Along with continuing her work on the Ida Initiative, Roessner is continuing her work in journalism history with a project focusing on Jimmy Carter’s rise in the 1976 campaign and the negotiation of image craft that happens at the intersection of media industries” to go with her earlier published work about the former president in 2017.

When she is not in the classroom or doing research, Roessner keeps involved with campus life advising organizations like the Society of Professional Journalists and the National Association of Black Journalists.

“Journalists serve such an important role in our society. I think that it’s important at any moment to have amazing top-notch journalistic education, but I think at this particular moment it’s more important than ever,” Roessner said. “It’s a moment of crisis in journalism. I’ve just really enjoyed helping students think about different modes and models of journalism.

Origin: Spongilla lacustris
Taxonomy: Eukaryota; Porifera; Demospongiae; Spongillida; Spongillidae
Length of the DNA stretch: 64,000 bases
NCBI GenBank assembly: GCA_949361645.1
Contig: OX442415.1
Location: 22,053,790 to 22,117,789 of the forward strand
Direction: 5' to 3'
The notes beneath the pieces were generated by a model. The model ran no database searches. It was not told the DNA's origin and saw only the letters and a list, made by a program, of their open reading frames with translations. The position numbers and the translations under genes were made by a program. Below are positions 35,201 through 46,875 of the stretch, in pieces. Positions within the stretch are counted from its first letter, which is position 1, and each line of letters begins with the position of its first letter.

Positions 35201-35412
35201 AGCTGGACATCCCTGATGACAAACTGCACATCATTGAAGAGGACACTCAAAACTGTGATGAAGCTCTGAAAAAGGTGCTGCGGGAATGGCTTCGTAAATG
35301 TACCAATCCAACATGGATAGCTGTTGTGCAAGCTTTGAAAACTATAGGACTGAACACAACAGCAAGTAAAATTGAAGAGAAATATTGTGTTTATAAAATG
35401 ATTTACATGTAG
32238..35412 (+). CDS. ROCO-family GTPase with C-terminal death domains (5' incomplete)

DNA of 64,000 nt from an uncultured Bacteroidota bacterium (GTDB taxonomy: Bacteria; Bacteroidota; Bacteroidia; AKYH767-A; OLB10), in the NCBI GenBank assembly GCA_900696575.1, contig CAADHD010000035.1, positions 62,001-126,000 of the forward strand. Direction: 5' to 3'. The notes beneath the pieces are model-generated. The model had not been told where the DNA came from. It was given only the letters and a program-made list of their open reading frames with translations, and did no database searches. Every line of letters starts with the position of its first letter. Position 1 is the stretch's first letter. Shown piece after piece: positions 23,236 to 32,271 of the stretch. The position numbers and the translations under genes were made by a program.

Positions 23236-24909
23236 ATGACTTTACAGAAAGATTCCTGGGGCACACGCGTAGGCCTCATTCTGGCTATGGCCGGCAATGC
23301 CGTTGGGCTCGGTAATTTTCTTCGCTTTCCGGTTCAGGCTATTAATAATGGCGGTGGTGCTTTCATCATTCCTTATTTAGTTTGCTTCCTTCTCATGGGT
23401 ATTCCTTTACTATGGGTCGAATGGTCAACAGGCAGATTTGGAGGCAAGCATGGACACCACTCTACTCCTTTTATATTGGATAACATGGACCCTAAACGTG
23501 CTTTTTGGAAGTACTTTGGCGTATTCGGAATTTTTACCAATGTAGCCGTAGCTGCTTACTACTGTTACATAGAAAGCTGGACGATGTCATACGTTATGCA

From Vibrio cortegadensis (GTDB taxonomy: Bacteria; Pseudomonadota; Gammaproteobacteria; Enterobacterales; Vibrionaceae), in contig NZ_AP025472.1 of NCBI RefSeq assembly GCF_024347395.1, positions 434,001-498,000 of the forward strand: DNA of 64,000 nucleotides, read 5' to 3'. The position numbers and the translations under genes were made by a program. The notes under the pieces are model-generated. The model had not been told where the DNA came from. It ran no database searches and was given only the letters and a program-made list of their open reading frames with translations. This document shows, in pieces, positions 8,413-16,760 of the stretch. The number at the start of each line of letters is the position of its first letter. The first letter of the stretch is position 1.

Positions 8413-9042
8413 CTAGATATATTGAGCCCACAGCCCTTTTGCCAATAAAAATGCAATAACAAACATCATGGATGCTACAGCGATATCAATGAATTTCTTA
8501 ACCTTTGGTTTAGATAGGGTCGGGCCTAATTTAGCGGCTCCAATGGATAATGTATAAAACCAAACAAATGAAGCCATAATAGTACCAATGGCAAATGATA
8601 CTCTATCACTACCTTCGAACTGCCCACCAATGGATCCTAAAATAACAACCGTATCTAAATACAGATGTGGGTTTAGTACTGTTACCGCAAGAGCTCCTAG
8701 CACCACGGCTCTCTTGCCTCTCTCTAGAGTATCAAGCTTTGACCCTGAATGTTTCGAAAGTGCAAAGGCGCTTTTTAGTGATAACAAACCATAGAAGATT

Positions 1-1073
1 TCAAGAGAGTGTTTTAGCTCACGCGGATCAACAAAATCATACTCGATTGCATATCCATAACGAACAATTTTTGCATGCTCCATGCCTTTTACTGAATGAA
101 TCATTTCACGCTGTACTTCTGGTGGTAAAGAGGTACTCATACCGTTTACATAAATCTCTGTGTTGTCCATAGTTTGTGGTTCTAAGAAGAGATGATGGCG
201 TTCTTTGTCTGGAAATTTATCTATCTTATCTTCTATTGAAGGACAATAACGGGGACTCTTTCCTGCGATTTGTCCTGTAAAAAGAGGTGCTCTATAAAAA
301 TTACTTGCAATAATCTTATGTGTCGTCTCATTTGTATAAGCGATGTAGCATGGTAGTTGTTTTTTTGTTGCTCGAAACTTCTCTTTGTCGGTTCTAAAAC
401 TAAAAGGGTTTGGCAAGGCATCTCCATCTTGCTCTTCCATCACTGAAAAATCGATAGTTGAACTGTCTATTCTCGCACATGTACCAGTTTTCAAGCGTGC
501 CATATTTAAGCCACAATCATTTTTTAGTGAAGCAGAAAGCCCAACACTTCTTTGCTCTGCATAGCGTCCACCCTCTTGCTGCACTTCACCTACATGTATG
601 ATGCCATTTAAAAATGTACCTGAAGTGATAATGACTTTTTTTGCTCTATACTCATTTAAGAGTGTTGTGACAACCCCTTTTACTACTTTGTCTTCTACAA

The most important facet for me is those relationships you build with students and helping them to see what the best path for them is in their life journey.”

For graduate teaching assistant in journalism and electronic media Shiela Hawkins, who has worked with Hawkins on research projects and co-chaired Hawkins’s Master’s thesis, working with Roessner on research projects has been inspiring.

“(Roessner) has this remarkable way of mentoring students that allows us to feel safe asking questions,” Hawkins said. “Her level of commitment to her research and her students are characteristics I hope to one day emulate when I become a professor myself.”

Roessner’s most recent inspiration for her work is her young son.

“I’ve had him as my realization of the importance of this work in journalism for the future of our country and world. We live in an age of fake news, an age where the understanding of fake news changed overnight and took on an adversarial context.

“I hope my work with students and my scholarship makes a strategic intervention that really does change our world, that really does create a more just world.”

Correction: This article was updated on May 27 to include a quote from Shiela Hawkins.